The RBI should let the exchange rate settle where it does and should not use artificial props to claw back the recent depreciation of the rupee. The shifting of the oil companies' forex demand from the market to the RBI would result in an appreciation of the rupee, but would denude forex reserves and as such, should be quickly reversed.
For the past decade, the mantra of the RBI has been to control 'volatility' of the exchange rate. To the extent the RBI is committed to controlling 'volatility,' it should match spot sales by forward purchases or undertake buy-sell forward transactions. If there are violent bouts of appreciation, the RBI should not hesitate to undertake outright purchases to build up forex reserves. There is little merit in declaring a policy of a market determined exchange rate and then distorting the market by measures to prop up the rupee on the ruse that the RBI is containing 'volatility.'
When the rupee depreciates, more rupees are sucked out per unit of foreign exchange and as such depreciation per se is not inflationary. Yet blatant statements are made that the currency should be kept strong, as it combats inflation. A depreciation of the rupee is an expiation for the sins of the past, which corrects the disequilibrium. A country with a large, unsustainable, CAD just cannot afford to have an over-valued currency. On the contrary, countries have benefitted by an under-valued currency, the prime example being China. A depreciation of the rupee would greatly benefit medium, small and tiny industries, as their products become competitive in foreign markets. Moreover, domestic industry is better able to compete with imports. Large industry, which is generally import-intensive, is a beneficiary of a strong rupee. Large industry is articulate and better able to influence policy to its own interests, which may not be to the benefit of the country as a whole.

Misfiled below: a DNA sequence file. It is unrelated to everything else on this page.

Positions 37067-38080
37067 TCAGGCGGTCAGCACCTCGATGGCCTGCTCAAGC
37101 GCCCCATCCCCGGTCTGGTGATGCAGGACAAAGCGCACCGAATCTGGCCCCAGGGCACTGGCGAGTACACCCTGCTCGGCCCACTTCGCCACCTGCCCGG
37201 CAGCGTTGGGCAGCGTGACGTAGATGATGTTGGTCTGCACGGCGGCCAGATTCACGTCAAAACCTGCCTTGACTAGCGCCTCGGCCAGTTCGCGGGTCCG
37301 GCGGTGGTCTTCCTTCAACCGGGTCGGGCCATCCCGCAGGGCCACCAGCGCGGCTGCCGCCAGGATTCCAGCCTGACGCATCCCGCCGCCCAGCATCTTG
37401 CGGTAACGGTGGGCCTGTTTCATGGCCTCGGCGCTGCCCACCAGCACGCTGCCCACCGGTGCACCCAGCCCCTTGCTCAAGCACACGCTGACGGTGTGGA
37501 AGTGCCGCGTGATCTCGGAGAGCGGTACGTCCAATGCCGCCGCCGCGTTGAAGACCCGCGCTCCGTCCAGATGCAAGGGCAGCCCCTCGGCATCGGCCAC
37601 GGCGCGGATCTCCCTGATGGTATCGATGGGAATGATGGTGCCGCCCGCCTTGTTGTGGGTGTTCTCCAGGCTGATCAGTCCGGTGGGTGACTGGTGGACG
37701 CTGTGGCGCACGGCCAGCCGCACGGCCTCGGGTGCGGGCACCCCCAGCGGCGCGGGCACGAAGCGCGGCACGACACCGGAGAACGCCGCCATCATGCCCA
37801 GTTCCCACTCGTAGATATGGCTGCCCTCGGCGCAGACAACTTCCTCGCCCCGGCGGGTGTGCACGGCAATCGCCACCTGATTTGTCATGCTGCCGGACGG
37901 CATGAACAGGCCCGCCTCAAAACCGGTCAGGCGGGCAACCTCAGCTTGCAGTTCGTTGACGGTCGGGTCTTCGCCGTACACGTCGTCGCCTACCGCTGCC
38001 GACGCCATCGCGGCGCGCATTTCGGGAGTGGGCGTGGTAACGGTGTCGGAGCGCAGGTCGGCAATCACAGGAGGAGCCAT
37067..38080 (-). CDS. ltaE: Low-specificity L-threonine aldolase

Mobilisation of idle domestic gold
The RBI's KUB Rao Working Group had recommended that a Bullion Corporation should be set up to mobilise domestic idle gold hoards. The Report was ostensibly under examination in the government and the RBI. Some press reports indicated that the Bullion Corporation was being set up. The August 31, 2013, press release by the RBI is rather baffling. It is one thing if the authorities felt that the announcement was premature and quite another if the very idea has been killed. If it is the latter, it would be a setback to rectification of the large CAD. A similar proposal was scuttled 21 years ago. If we do not learn from the mistakes of the past, we will be punished by the future. One hopes the KUB Rao Report will be seriously examined by Governor Rajan.
Tip of the iceberg
The above discussed issues are merely the tip of the iceberg. Let us wish Governor Rajan all success in his ordeal by fire.
Please Note: This article was first published in The Freepress Journal
on September 09, 2013. Syndicated.
This column, Common Voice is authored by Savak Sohrab Tarapore. Mr. Tarapore, is an economist and he runs his own Multi-Language Syndicated Column. Mr. Tarapore's other column, which appears in The Hindu Business Line, is titled Maverick View.